A range of speakers from OEMs, academia, suppliers, the private sector and government gathered together yesterday to discuss shifting management processes and the scale of challenges confronting industry at the second annual Victorian Transport Association Alternative Fuel Summit.
A strong line-up of speakers made presentations at Hyatt Place Essendon Fields that encompassed a range of projects and projections, some of which helped dispel uncertainties associated with the lofty ambitions of proponents of net zero.
Held to assist freight industry operators and suppliers prepare for a future that is significantly less reliant on fossil fuels and, over time, powered by renewable energy, the event attracted around 200 delegates who were provided a range of discussions on the latest technology, policy and regulation on energy consumption, alternative fuels, hydrogen, and electric vehicles.
“The road transport industry is now firmly on a path towards decarbonisation as jurisdictions in Australia and around the world start to reduce their reliance on fossil fuels,” said VTA CEO Peter Anderson in his opening remarks.
“This is what inspired our inaugural summit last year as transport operators are at various stages of decarbonising but are eager to understand where and how to start the journey.
“Decarbonisation can be a difficult concept for operators to get their minds across but it’s important that they do because the low and no carbon future is already upon us.”
The program was designed around the four pillars of Targets and Regulation, Alternative Fuel Sources, Equipment, and the Commercial Realities of Alternative Fuels.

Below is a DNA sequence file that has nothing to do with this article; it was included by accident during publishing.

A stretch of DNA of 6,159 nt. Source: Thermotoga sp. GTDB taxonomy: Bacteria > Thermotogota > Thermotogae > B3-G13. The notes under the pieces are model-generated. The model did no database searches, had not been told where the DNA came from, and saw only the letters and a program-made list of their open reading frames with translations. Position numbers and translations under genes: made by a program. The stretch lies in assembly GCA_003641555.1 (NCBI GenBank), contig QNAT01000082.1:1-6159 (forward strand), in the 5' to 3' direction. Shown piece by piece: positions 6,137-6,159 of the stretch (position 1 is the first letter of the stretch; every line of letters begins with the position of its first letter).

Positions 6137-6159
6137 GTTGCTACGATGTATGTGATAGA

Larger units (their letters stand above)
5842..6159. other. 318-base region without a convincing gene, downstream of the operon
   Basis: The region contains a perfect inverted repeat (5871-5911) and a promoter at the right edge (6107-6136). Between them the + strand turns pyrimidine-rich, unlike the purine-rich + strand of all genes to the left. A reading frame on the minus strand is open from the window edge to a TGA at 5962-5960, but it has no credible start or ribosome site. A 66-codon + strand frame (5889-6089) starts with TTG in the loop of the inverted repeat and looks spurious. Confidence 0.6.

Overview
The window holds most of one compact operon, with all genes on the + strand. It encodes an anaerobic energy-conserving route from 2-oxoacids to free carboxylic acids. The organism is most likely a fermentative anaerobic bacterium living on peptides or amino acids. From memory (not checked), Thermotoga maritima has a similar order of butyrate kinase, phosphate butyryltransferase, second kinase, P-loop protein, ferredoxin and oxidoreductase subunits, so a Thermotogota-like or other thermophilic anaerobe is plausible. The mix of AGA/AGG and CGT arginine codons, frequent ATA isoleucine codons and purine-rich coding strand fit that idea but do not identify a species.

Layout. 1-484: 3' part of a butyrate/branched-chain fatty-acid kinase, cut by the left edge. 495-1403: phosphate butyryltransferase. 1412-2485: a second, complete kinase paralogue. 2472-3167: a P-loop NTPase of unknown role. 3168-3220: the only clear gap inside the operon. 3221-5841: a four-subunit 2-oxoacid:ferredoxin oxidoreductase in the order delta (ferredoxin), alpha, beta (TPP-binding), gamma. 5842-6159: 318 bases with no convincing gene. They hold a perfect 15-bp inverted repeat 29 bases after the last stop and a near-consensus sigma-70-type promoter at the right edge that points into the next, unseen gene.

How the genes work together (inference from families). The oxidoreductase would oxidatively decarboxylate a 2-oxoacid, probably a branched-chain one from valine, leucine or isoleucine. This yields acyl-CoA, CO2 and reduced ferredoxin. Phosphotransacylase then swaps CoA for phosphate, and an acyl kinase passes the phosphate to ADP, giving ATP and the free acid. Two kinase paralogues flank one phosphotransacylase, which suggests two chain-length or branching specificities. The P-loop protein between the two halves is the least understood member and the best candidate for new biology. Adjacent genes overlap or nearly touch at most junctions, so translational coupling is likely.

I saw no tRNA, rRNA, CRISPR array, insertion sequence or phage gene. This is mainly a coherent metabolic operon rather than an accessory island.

With projected growth in road freight between now and 2050 expected to rise by 77 per cent, the task and reality of integrating the available zero emissions technologies for instant results in the short-term will be incremental as carriers and transport firms embarked on staged strategies involving fleet and invariably project management with charging infrastructure, government policy, vehicle regulation and network harmonisation front of mind.
Major fleets like Team Global Express, Australia Post and DHL offered glimpses into the progress and obstacles they were facing to lower emissions at scale.
Emerging concepts like the physical internet, stochastic programming and micro consolidation centres shaped ongoing discourse around shared facilities and socialisation of available networks to expedite meaningful changes towards reducing the industry’s current emissions footprint.
Bart Simes of Lochard Energy, a major power provider that supplies half of the state’s gas requirement on peak days in Victoria, delivered one of the presentations that resonated over the course of the day.
Simes provided a short history and progress report on the H2REFUEL project proposed for Winton, which is strategically situated halfway between Melbourne and the Tarcutta trailer changeover.
Delegates were given a glimpse of some of the work streams, landholder negotiations, initial stakeholder engagements and inherent complications of infrastructure development using a combination of renewables, recyclables and the existing grid hedged with renewable energy contracts.
It generated ongoing discussions on stage and on the floor.
The project, according to Simes, is intended to emulate how infrastructure will look in the 2030s.
“If you spend time on something that doesn’t emulate what the future is going to look like you’re not going to get a particularly good learning curve,” he said.